Innocent hippies and young children everywhere can be expected to enjoy Heisei Tanuki Gassen Pompoko, a rather bizarre story from famed Studio Ghibli and written and directed by Isao Takahata (Hotaru no haka/Grave of the Fireflies, Rupan sansei/Lupin III). It tells the story of some lovable yet fierce Tanuki, the "racoon-dogs" of Japan, who are being chased out of their homes by urban development.
This story has a PG rating which stems from basically two elements; first, there is continual (if minor) violence from the tanuki, as well as continual incitement by some of the tanuki to wage open war against the humans, and they regularly engage in what can only literally be termed acts of terrorism. The other is that the real wild tanuki have enormous testicles, which are not only depicted here, but which the mythical tanuki (more on this in a moment) can inflate and use as both a weapon and means of transport. You see, the Japanese tradition includes the idea that some animals have supernatural abilities which humans do not normally witness in the modern era (at least, not where their experience can be corroborated.) Some tanuki in particular (along with, as the movie mentions, foxes) are said to be able to change their shape. In this anime, this is heavily exploited. The ball bags themselves are translated, instead of testicles, to "pouch", but amazingly the video made it to the U.S. courtesy of Disney without being cut! It's hard to imagine that a children's movie featuring racoon-dogs striking people with massively inflated scrotums could make it here without substantial editing. More amusingly, any time you'd be able to see their sack, it's drawn in almost lovingly, with the fetististic attention to detail that so typifies anime, and Japanese art in general.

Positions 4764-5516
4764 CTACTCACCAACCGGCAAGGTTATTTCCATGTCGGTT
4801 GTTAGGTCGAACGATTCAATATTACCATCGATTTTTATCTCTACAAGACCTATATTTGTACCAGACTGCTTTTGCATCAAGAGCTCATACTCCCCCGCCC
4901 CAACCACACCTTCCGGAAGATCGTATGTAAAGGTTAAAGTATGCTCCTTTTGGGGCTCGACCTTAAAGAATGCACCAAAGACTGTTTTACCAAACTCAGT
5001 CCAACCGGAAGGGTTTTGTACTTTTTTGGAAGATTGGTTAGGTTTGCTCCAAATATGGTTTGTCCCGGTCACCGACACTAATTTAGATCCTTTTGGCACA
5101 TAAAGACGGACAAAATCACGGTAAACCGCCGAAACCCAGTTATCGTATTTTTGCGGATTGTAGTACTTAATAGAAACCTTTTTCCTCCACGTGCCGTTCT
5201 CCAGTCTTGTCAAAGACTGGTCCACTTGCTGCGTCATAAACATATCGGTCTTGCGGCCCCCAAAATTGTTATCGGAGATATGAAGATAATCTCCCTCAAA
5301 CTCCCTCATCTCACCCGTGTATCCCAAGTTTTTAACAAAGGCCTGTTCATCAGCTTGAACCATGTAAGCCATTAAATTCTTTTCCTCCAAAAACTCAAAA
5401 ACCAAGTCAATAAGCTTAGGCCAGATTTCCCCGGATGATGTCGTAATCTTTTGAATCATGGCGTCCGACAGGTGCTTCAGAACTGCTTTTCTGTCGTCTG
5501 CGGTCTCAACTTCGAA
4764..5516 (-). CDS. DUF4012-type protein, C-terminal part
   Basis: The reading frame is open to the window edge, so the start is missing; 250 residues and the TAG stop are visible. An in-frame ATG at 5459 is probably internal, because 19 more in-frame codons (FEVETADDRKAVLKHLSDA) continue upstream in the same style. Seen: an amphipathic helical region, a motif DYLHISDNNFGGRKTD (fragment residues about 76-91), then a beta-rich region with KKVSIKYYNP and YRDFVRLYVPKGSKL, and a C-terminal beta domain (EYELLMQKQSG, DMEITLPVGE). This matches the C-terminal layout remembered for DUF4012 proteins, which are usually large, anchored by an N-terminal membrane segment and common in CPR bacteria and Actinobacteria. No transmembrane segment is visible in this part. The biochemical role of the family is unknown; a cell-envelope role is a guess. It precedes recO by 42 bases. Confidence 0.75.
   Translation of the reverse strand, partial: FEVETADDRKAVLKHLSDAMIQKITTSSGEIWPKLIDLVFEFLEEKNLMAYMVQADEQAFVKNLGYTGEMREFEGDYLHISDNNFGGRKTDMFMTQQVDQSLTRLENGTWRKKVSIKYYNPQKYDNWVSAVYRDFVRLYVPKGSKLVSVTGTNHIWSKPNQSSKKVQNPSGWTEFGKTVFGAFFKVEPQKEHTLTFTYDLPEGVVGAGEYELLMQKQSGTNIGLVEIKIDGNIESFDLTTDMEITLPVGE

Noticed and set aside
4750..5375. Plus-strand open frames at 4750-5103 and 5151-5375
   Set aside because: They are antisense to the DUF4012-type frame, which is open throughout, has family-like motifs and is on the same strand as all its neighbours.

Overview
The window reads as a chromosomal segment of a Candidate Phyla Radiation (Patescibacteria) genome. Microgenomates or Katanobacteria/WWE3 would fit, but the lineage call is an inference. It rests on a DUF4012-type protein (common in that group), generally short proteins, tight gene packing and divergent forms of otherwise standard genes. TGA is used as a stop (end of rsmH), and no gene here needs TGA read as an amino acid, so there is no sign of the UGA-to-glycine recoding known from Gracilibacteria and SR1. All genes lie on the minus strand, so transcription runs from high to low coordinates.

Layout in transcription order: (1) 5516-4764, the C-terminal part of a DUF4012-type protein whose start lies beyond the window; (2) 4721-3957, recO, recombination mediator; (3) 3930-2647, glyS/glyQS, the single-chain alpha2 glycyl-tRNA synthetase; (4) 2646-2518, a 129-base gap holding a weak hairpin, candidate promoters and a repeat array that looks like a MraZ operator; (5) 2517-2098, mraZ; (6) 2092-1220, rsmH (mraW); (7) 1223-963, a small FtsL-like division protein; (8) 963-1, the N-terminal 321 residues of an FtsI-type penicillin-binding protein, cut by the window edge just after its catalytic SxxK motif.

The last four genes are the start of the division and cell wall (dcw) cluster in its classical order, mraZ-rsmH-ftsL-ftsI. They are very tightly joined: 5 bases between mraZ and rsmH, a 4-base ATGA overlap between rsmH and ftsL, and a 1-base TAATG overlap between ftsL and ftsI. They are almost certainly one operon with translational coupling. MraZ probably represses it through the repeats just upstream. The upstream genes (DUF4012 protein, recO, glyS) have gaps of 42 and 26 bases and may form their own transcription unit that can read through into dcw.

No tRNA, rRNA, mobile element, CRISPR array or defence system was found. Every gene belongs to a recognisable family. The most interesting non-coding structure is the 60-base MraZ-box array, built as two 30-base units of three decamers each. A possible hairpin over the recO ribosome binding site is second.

Also unlike the typical children's movie in the U.S., the story does not have a shiny happy ending in which everything is okay. It's not a horribly sad ending that puts you under the covers for a week, as if it were a French romance or something, but it doesn't have that obsessive need for everything to work out all right. Interestingly, the need or lack thereof for a happy ending is a major distinguishing factor between Takahata and Studio Ghibli's other prominent celebrity and really one of the brightest stars in anime period, Hayao Miyazaki. Having these two producers in the same studio therefore offers a kind of balance between boundless optimism (like, say, My Neighbor Totoro) and utter reality (like Grave of the Fireflies.)
Another striking feature of this film is the close resemblance between the plight and behavior of the animals and our own situation. The tanuki even organize demonstrations, in which they change their shape to look like ghosts and demons and go out to frighten the humans. It's unclear precisely what Takahata is attempting to accomplish here, as the tanuki's efforts are not entirely successful, but he is obviously trying to send some kind of message beyond the obvious one in which environmental destruction is decried.